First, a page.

German eurosceptics strong enough to nudge Merkel

A new anti-euro party is unlikely to make it into parliament in the 2013 elections, but its appeal will make it harder for the chancellor to appear too generous to troubled periphery nations, despite her popularity. The rest of the euro zone should understand her predicament.

The biggest surprise about Germany’s fledgling anti-euro party is that it took so long to emerge. Many Germans object to the bailouts for stricken euro zone members, are haunted by fears of inflation and just don’t trust the euro. But unlike in Finland and the Netherlands, German eurosceptic voters have had no place to turn to, as all the respectable parties are staunchly pro-European.

Now they do. The “Alternative für Deutschland” (Alternative for Germany) party, founded in March by conservative economists and commentators, openly campaigns for a “Ger-exit” from the single currency. Surveys show about one fifth of Germans could imagine voting for such a party, which has received benevolent coverage in the conservative press and has pledged to keep right-wing extremists away.

The actual support for AfD is likely to prove much more modest in the elections later this year, even if extremists are successfully kept out. Germans have traditionally shied away from one-issue parties and the AfD lacks prominent faces and money. It will struggle to attract enough votes from around the country to cross the legal threshold for entering the national parliament.

Furthermore, even voters who grumble about the cost of rescuing the euro are often confident that Angela Merkel is the best person to run the country during the currency zone’s crisis. She is still by far the most popular politician in Germany, followed by finance minister Wolfgang Schaeuble.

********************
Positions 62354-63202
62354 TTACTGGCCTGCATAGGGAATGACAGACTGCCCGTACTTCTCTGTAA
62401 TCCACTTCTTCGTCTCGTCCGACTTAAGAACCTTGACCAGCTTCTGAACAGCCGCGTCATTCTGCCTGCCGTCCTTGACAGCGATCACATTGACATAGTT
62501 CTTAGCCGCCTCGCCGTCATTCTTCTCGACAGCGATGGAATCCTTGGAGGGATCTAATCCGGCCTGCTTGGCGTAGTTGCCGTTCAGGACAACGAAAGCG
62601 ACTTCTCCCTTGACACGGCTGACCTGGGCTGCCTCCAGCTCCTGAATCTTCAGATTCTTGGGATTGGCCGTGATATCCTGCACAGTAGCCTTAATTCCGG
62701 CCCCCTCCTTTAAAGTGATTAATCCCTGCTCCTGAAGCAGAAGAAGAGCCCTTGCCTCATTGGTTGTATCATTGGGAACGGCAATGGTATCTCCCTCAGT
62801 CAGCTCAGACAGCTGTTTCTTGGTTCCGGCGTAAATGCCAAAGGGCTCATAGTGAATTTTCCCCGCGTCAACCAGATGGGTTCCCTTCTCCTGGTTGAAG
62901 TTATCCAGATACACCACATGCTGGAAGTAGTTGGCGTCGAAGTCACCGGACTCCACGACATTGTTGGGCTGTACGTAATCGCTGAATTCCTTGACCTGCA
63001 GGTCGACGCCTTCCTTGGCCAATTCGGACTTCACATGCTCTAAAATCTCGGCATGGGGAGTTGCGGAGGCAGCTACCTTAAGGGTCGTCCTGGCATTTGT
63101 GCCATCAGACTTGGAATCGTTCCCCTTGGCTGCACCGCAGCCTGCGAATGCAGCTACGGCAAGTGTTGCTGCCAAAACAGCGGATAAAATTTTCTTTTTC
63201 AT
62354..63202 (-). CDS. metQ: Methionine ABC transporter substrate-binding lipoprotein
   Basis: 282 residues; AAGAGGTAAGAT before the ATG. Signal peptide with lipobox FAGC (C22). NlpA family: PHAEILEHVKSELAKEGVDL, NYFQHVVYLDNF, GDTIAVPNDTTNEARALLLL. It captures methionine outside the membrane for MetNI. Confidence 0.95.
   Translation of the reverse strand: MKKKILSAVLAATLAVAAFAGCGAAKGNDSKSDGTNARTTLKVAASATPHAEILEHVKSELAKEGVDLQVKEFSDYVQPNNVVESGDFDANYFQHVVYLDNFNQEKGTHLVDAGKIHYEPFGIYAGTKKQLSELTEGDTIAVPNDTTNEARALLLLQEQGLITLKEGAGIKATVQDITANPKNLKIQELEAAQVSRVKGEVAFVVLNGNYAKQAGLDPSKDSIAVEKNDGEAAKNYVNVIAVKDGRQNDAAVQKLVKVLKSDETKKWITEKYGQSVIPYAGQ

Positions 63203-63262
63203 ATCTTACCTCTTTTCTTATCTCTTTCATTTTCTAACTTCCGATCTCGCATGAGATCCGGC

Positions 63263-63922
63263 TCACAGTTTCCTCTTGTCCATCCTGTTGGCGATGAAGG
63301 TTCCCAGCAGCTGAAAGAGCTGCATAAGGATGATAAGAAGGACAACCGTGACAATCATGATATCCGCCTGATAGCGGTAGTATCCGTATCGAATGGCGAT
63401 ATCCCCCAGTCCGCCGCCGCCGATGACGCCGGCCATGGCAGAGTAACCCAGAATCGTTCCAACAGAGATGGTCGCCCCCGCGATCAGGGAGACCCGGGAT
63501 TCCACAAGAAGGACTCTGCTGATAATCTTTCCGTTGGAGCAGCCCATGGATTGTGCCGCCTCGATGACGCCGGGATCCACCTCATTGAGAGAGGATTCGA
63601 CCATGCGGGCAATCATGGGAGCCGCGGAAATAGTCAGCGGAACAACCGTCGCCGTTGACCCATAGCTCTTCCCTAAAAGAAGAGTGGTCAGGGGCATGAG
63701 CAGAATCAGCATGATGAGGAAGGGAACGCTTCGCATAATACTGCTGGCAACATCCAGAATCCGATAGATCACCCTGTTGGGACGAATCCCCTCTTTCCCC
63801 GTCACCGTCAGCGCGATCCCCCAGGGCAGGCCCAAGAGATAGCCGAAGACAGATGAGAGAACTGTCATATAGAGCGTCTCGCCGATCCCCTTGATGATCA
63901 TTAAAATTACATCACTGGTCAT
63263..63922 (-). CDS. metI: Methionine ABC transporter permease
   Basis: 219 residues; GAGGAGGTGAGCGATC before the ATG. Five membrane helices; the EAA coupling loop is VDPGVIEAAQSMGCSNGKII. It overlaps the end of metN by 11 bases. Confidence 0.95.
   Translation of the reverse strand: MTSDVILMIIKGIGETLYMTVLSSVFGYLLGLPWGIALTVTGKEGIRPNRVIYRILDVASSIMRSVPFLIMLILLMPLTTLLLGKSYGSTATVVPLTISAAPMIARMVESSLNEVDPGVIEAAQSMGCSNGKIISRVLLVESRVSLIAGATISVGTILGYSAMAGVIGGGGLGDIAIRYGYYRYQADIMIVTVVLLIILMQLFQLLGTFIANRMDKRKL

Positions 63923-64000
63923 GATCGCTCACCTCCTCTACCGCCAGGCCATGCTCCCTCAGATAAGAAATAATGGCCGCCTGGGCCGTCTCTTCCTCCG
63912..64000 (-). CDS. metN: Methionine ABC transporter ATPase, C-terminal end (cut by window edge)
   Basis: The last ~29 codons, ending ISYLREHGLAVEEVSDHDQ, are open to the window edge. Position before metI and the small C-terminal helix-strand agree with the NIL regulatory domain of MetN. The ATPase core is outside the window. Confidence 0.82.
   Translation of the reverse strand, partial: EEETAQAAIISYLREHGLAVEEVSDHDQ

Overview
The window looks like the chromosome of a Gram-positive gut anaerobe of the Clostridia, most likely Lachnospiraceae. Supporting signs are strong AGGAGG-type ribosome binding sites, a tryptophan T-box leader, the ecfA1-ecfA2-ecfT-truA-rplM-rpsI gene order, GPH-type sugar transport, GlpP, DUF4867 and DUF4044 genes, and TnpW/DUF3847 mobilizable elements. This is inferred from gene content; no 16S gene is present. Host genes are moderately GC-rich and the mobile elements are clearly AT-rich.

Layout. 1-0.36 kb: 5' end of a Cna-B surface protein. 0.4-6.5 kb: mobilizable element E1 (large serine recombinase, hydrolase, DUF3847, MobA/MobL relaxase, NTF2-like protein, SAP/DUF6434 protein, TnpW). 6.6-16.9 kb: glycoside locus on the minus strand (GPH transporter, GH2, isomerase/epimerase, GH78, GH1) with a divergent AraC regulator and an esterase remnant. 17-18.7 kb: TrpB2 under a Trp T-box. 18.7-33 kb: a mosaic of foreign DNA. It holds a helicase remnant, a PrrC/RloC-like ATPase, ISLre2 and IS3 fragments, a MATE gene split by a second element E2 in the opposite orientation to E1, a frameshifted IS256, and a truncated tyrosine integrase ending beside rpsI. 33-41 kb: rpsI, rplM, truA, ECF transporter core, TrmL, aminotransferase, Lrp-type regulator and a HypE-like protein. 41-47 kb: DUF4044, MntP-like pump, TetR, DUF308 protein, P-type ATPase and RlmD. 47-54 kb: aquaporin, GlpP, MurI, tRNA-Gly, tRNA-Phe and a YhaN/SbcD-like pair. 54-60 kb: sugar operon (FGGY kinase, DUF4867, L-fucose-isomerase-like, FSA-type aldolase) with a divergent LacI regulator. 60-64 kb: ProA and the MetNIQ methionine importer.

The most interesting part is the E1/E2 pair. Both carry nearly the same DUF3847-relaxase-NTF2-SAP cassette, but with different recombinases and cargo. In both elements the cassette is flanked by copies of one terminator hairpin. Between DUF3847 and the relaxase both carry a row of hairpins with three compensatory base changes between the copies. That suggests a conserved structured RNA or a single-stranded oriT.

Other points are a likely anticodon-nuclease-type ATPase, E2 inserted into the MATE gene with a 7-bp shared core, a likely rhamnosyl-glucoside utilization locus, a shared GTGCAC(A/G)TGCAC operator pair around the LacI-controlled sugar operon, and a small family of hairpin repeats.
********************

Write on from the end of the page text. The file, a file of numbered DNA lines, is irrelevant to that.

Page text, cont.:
Merkel’s popularity is helped by a fairly benign domestic economic environment – the labour market is in good shape and inflation is at bay. Indeed, the euro crisis still is largely an abstract issue known from the TV news. For voters, social policy issues such as a possible minimum wage are more directly relevant.

Still, the AfD will influence the political debate with its mistaken claim that there is an economically and politically viable alternative to the current rescue policies. Merkel will be more cautious about supporting further concessions to crisis-hit countries. The leaders of those states should take note. Rather than blaming Germany for not helping enough, they should acknowledge Merkel’s domestic predicament.

This article was initially  published as a Reuters Breakingviews comment on 03 April 2013.

2 Comments

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2 Responses to German eurosceptics strong enough to nudge Merkel

  1. I haven’t spent a lot of time studing that Alternative für Deutschland but what I read here http://www.businessinsider.com/bernd-lucke-alternative-fur-deutschland-interview-on-cyprus-2013-3#ixzz2P2l31qZ3
    I like them because they are not ideologists, they are pragmatics.

    It seems they won’t have a chance in elections right now but things might change, specially if there is going to be some bailout between now and september. :)

    “Two third of Germans believe Merkel has handled eurozone crisis “properly and decisively”; 59% of Germans no longer believe their savings are secure following Cypriot bailout”

    http://www.openeurope.org.uk/Article/Page/en/LIVE?id=11175&page=PressSummary

  2. Young Inder in Germany

    “Germans have traditionally shied away from one-issue parties…”
    Exactly! How can a political party have just one issue? The same is the case with Piraten-Partei. If every issue had a party supporting it, the country will have a million parties in one day with 80 members each!
    University professors are generally in a different world most of the time. A world of “Textbook Idealism” so to speak and the university Economics that has abandoned the very theme of “normativeness” in favor of “positive economics” just because it was easier to write papers on and publish, is never going to be the solution provider.